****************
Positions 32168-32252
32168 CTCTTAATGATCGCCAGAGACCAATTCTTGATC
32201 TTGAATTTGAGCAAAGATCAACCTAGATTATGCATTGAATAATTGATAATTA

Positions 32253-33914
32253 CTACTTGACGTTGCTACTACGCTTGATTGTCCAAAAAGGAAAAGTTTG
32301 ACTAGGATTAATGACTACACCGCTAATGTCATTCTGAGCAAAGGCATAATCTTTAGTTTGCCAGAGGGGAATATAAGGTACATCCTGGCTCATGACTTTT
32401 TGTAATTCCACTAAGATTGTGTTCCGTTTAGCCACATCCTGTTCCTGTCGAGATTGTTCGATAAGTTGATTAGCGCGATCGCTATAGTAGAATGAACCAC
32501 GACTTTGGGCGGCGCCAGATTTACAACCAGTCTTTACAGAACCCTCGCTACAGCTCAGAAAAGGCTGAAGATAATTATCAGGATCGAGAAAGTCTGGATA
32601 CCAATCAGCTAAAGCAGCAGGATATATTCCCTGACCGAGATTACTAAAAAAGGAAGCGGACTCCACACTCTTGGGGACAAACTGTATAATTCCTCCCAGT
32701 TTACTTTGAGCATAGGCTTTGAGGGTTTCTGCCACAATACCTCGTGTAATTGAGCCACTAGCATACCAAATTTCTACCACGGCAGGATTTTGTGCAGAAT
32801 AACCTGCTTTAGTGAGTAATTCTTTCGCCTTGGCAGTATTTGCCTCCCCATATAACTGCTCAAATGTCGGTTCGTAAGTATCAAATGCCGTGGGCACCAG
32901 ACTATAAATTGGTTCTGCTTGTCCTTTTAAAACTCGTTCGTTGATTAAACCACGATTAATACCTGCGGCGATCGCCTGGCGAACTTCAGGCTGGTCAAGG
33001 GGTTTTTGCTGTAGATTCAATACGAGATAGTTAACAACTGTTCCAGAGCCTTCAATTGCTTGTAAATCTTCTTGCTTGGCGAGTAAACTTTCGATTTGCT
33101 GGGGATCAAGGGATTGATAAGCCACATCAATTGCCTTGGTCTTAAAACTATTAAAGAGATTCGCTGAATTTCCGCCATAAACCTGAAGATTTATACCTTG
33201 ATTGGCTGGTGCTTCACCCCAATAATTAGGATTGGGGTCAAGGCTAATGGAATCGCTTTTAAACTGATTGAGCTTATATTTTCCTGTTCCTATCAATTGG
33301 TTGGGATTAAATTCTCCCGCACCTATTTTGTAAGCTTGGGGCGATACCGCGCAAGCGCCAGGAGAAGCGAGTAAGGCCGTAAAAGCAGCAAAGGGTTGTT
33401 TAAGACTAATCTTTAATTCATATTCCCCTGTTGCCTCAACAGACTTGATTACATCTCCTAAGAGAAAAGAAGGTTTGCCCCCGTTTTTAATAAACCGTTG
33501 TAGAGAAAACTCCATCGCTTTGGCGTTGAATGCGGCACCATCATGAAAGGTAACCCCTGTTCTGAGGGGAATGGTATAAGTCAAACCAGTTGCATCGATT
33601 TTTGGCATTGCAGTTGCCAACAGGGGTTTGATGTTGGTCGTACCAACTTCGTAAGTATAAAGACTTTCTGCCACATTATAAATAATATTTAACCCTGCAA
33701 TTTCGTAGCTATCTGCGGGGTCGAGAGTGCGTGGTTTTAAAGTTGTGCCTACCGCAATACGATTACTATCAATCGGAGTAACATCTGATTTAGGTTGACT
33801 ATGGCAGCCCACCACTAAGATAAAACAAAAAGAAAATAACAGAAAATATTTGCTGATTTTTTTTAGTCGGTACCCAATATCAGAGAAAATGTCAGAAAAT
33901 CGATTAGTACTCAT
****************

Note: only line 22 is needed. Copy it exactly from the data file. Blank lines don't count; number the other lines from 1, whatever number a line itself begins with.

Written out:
33901 CGATTAGTACTCAT